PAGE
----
CCP Games’ annual EVE Vegas event kicks off in less than a week on October 6th, and once again MassivelyOP will be on the ground to get the latest on the future of EVE Online, EVE: Valkyrie, Sparc, and more. This year’s event is shaping up to be the biggest one yet, having sold out weeks in advance despite moving to a larger venue in The Linq Hotel and Casino. EVE Vegas is the largest community event for players in North America and serves almost as a mini-Fanfest for those who may not be able to make it to Iceland.

While the event is mostly a social gathering and an excuse to get drunk, it will also give CCP an opportunity to get critical feedback ahead of EVE Online‘s Lifeblood expansion on October 24th. We’ll hear more about the upcoming Resource Wars dynamic PvE gameplay, get an update on the development roadmap for EVE, and see a variety of player talks and presentations. We’ve also been told to expect some cool surprises this year, and we may get an opportunity to follow up on the recent record-breaking heist and betrayal that happened in-game.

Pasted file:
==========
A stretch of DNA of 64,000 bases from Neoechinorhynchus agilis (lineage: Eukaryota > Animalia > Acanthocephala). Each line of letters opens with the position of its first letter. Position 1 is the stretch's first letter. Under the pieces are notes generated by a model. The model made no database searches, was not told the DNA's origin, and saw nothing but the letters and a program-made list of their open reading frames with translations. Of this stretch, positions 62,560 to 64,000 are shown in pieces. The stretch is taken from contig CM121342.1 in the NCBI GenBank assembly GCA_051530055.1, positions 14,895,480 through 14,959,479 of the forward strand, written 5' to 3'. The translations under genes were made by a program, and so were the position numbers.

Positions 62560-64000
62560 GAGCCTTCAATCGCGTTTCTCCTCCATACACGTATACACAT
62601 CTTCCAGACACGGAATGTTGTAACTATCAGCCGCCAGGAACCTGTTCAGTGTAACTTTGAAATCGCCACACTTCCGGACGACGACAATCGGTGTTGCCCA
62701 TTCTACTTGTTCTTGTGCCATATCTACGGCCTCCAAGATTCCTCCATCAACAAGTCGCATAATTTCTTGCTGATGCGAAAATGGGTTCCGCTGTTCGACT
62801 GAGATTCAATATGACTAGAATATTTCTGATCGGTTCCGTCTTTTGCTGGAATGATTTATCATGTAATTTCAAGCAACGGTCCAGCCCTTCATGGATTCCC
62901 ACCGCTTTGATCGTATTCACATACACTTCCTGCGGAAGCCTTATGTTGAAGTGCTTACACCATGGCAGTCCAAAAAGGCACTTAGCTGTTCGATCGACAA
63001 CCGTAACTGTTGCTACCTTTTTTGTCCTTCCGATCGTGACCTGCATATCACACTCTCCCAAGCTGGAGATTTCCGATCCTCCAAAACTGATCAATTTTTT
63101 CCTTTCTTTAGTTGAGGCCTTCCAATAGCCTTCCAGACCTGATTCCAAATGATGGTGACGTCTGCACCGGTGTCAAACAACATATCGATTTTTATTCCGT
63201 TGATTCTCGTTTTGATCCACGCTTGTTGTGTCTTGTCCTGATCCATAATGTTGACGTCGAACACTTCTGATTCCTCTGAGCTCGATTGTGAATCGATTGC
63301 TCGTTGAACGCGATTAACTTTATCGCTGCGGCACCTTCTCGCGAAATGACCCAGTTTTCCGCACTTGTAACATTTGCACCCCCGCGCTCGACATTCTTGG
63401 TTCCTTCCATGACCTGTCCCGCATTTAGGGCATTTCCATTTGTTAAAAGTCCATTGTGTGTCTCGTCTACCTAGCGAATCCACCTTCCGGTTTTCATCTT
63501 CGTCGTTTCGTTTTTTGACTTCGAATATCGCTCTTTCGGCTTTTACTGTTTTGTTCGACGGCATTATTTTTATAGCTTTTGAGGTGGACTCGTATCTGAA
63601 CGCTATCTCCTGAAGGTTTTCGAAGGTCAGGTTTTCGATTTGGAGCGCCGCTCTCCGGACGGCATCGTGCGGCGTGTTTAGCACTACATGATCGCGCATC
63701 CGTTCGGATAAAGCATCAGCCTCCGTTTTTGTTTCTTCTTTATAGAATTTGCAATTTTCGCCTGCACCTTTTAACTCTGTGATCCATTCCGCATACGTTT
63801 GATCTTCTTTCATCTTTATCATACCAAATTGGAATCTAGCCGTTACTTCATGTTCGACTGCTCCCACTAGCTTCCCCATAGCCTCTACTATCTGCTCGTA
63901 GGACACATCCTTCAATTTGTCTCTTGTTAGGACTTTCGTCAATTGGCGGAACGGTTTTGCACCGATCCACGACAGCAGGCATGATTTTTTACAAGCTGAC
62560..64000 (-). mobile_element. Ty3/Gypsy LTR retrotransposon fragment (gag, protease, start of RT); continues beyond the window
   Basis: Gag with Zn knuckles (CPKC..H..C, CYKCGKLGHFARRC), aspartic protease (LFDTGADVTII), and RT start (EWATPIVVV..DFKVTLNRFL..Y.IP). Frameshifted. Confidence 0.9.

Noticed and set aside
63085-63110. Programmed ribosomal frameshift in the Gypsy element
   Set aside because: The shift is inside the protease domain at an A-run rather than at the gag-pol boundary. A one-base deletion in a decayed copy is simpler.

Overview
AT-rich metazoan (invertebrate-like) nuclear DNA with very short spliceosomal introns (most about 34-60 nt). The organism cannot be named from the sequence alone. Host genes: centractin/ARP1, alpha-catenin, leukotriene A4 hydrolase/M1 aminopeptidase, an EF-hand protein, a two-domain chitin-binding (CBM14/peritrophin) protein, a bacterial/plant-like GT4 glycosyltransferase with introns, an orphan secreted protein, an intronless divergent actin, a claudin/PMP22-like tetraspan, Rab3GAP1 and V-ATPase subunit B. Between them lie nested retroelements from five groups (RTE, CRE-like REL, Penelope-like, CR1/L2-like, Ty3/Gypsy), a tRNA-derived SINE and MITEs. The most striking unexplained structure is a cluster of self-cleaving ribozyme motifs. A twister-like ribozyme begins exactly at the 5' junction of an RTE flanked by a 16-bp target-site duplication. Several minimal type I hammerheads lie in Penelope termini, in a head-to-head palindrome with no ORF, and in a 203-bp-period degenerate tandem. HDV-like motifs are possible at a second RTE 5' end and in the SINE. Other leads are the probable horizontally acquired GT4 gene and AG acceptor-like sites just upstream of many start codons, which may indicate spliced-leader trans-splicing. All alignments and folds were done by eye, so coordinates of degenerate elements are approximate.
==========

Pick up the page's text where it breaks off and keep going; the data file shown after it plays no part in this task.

In this edition of EVE Evolved, I look at what we can expect from next week’s EVE Vegas 2017. If you have any questions you’d like me to ask players or developers, post them in the comments!

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The MOP Up: PlayerUnknown’s Battlegrounds hits record concurrency (October 1, 2017)

The MMO industry moves along at the speed of information, and sometimes we’re deluged with so much news here at Massively Overpowered that some of it gets backlogged. That’s why there’s The MOP Up: a weekly compilation of smaller MMO stories and videos that you won’t want to miss. Seen any good MMO news? Hit us up through our tips line!

Maybe you’ll discover a new game in this space — or be reminded of an old favorite! This week we have stories and videos from Elsword, Ultima Online, Dreadnought, Overhit, Blade and Soul, Project Ex, Conquer Online, Wurm OnlineMechWarrior OnlinePokemon GoSkyforge, PaladinsPlayerUnknown’s Battlegrounds, and Miranda, all waiting for you after the break!